By Libbie Summers
Assisted by Candace Brower
I love SAYING “kumquats” (because it’s a funny word), EATING kumquats (because you get to pop them in your mouth whole) and BAKING with kumquats (because they have a bitter sweet citrus flavor).
Kumquat Layer Cake
makes one 4-layer cake
(for the cake in the photo, I doubled the recipe and baked one 10-inch cake/cut into three layers, one 8-inch cake/cut into two layers, one 6-inch cake/cut into two layers…with frosting in between all layers)
2-1/4 cups all-purpose flour
2-1/2 teaspoon baking powder
1 teaspoon salt
1/3 cup butter
1/3 cup vegetable shortening
1 tablespoon grated kumquat zest (about 6 kumquats), save for juicing
1-1/2 cups vanilla sugar
3 large eggs, room temperature
1 cup fresh orange juice plus any juice from the zested kumquats (from about 3 large or 4 medium oranges)
Kumquat Buttercream Frosting (recipe to follow)
Tons of sliced kumquats and a few fresh kumquats for garnish
Heat the oven to 350°F. Line 2 8-inch round cake pans and 2 6-inch round baking pans with parchment paper and spray with non-stick baking spray. Set aside.
In a medium mixing bowl, sift together the flour, baking powder, and salt.
In the bowl of a standing mixer fitted with the paddle attachment and on medium speed, cream together the butter, shortening, and zest. Gradually add the sugar, creaming until the mixture is light and fluffy, scraping down the sides of the bowl as necessary. Add the eggs, one at a time, mixing well between additions and scraping down the sides.
Add the sifted dry ingredients alternately with the orange juice to the creamed mixture, beating well on low speed after each addition. Pour equal amounts of the batter into the four prepared cake pans. Tap the pans on the counter before putting them in the oven to remove any air bubbles and to even the batter. Bake until a toothpick inserted in the middle comes out clean. Keep a close eye on them, because the different size cakes will bake at different times –anywhere from 16 to 28 minutes. Cool the cake layers in the pans for 10 min. and then loosen the layers by running a knife between the cake and the edge of the pan. Remove the layers from the pans and put them on a rack to continue cooling. Frost when cool with Orange Buttercream frosting and decorate with sliced kumquats (see close ups of the decorating process below).
Orange Buttercream Frosting
makes 5 cups
2 cups (4 sticks) butter, at room temperature 6 to 8 cups confectioners’ sugar, sifted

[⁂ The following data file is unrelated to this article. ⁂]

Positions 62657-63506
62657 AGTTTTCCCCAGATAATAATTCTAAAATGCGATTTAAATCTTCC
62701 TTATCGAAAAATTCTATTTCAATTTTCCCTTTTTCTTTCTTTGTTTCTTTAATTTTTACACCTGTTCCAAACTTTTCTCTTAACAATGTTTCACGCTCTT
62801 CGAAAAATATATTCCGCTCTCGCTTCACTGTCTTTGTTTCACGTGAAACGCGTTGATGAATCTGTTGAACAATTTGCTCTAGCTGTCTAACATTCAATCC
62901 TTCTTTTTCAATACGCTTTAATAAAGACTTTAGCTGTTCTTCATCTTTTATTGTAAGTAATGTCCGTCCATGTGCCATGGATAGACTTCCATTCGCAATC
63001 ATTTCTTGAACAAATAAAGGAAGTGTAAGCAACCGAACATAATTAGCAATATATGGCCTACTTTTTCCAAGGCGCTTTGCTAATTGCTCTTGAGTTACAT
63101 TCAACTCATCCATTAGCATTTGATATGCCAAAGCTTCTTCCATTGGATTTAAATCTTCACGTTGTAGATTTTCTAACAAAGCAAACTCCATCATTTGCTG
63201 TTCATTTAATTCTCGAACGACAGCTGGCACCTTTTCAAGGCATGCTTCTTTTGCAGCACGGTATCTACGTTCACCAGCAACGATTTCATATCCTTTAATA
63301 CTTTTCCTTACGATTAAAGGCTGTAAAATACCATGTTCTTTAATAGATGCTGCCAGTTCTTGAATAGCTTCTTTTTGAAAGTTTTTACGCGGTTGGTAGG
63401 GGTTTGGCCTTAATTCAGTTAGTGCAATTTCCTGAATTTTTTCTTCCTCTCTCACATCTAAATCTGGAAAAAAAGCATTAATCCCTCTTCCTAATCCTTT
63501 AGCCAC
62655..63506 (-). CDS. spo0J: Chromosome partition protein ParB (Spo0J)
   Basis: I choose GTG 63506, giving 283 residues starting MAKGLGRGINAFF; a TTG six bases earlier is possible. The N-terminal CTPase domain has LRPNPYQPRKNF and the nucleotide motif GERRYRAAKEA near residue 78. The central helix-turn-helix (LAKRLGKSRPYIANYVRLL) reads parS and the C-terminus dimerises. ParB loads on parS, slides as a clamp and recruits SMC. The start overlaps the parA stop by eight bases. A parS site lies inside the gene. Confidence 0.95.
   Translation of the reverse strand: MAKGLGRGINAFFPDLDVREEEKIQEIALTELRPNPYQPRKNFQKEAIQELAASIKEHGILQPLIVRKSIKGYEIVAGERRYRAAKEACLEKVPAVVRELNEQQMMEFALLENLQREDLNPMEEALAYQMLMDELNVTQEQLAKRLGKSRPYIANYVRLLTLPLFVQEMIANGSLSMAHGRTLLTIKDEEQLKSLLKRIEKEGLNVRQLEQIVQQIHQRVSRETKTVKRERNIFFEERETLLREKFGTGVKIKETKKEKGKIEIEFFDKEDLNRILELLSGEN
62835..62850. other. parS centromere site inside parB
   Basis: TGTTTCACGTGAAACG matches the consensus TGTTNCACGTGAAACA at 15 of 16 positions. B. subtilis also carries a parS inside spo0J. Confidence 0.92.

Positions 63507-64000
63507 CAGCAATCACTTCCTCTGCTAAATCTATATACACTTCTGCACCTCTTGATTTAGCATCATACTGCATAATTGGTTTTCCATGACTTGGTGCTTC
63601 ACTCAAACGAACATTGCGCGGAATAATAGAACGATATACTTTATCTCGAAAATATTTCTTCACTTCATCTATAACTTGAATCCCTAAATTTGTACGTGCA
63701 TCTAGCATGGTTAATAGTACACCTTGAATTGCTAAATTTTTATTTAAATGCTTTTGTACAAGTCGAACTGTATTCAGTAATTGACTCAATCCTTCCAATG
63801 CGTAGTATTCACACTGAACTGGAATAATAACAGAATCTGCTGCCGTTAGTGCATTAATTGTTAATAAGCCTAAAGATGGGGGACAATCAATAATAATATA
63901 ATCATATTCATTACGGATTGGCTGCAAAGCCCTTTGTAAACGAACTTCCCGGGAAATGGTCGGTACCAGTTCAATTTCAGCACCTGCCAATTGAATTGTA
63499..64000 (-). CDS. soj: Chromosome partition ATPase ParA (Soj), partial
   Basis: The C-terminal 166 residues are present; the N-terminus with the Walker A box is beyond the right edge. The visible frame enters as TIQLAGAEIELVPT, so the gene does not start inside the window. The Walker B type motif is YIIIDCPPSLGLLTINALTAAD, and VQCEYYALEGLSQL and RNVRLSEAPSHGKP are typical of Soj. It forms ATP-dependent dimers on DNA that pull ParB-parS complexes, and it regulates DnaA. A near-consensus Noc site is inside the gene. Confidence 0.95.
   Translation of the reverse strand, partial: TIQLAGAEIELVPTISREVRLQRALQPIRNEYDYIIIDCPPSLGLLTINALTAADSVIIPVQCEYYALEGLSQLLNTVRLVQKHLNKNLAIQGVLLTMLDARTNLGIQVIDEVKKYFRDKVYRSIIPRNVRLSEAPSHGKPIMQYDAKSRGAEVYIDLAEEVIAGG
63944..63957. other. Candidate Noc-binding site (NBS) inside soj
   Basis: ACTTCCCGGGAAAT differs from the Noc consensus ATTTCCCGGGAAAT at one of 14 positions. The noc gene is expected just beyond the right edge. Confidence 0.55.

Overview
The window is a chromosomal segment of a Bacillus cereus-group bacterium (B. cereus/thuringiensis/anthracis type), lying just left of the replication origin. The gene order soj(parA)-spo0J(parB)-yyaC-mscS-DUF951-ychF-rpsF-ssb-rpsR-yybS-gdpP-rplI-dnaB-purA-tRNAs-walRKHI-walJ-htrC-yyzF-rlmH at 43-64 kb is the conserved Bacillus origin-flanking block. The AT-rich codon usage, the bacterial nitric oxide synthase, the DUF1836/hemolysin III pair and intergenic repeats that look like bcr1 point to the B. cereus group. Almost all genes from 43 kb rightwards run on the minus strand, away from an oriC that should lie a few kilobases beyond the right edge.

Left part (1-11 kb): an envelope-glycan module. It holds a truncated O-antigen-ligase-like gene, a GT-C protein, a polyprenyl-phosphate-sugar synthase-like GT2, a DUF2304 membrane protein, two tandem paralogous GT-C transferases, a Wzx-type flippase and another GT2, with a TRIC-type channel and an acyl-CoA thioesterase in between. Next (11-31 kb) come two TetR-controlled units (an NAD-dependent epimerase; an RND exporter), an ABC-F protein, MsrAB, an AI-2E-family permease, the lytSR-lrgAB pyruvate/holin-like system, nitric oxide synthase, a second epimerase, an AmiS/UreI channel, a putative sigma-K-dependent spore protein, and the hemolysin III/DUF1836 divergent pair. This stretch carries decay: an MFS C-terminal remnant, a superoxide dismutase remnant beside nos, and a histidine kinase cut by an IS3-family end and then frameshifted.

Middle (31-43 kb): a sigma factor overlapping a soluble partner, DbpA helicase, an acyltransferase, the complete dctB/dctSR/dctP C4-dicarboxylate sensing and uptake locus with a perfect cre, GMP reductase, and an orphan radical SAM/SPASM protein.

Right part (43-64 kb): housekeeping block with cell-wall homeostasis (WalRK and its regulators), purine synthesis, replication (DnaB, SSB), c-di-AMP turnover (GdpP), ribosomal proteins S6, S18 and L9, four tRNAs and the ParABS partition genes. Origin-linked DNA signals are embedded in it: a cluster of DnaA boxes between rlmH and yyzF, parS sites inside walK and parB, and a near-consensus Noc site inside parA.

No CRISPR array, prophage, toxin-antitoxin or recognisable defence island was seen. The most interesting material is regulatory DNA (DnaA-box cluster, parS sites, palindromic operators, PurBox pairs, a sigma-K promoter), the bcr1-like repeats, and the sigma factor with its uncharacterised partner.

1⁄2 teaspoon salt
1 teaspoon vanilla paste
1 teaspoon orange extract
4 to 8 tablespoons evaporated milk
orange food coloring
In the bowl of a standing mixer fitted with the paddle attachment, beat the butter on medium speed until creamy. Reduce the speed to low and gradually add 6 cups of the confectioners’ sugar. Increase the speed to medium and add the salt, vanilla paste, orange extract and 4 tablespoons of the evaporated milk. Beat for 2 minutes. If the frosting is too thin at this point, add more of the confectioners’ sugar, 1⁄2 cup at a time, and beat for 1 minute, until fully incorporated. If the frosting is too thick, add more of the evaporated milk, 1 tablespoon at a time, and beat for 30 seconds or until just combined. Divide the frosting into 2 bowls (3 bowls is you doubled the cake recipe and did a 10-inch cake too like I did). Using the orange food coloring tint the frosting into two shades of orange/medium orange/brighter orange (do a really pale orange if you baked the 10-inch cake too). Refrigerate the frosting for 20 minutes before using. Frosting can be made ahead and stored in the refrigerator for up to 1 week.
I always start with a little inspirational sketch…some more crude than others.
I thought one layer of kumquat slices around the sides of the bottom layer of the cake, two layers of slices around the sides of the middle layer and covering the sides of the top layer would be beautiful. On the top, I thought a pile of kumquats and leaves would be a great way to keep a little bit of an organic feel and show off the beauty of the fruit.
Frost the cake layers using the coordinating frosting color for each diameter of cake. Make sure to do a crumb coat before the final coat. For a fun tutorial video on how to frost a layer cake, click HERE.
Then, I sliced a TON of kumquats. This takes a lot more than I thought (about 30). Make sure your knife is sharp because you’ll be cutting through some seeds. Luckily, I had a brand new handmade knife from Sam Densmore that my niece, Corie, had so generously given me for Christmas. You have to check out Sam’s knives. They are works of art AND I loved the way it cut and felt in my hand. I’m a bit of a knife snob and I couldn’t be more pleased with this knife…but more on that later.
It’s important to note that your frosted cake layers should be pulled out of the refrigerator about 10 minutes before adding the kumquat slices or they won’t stick. I worked from the bottom up following my sketch.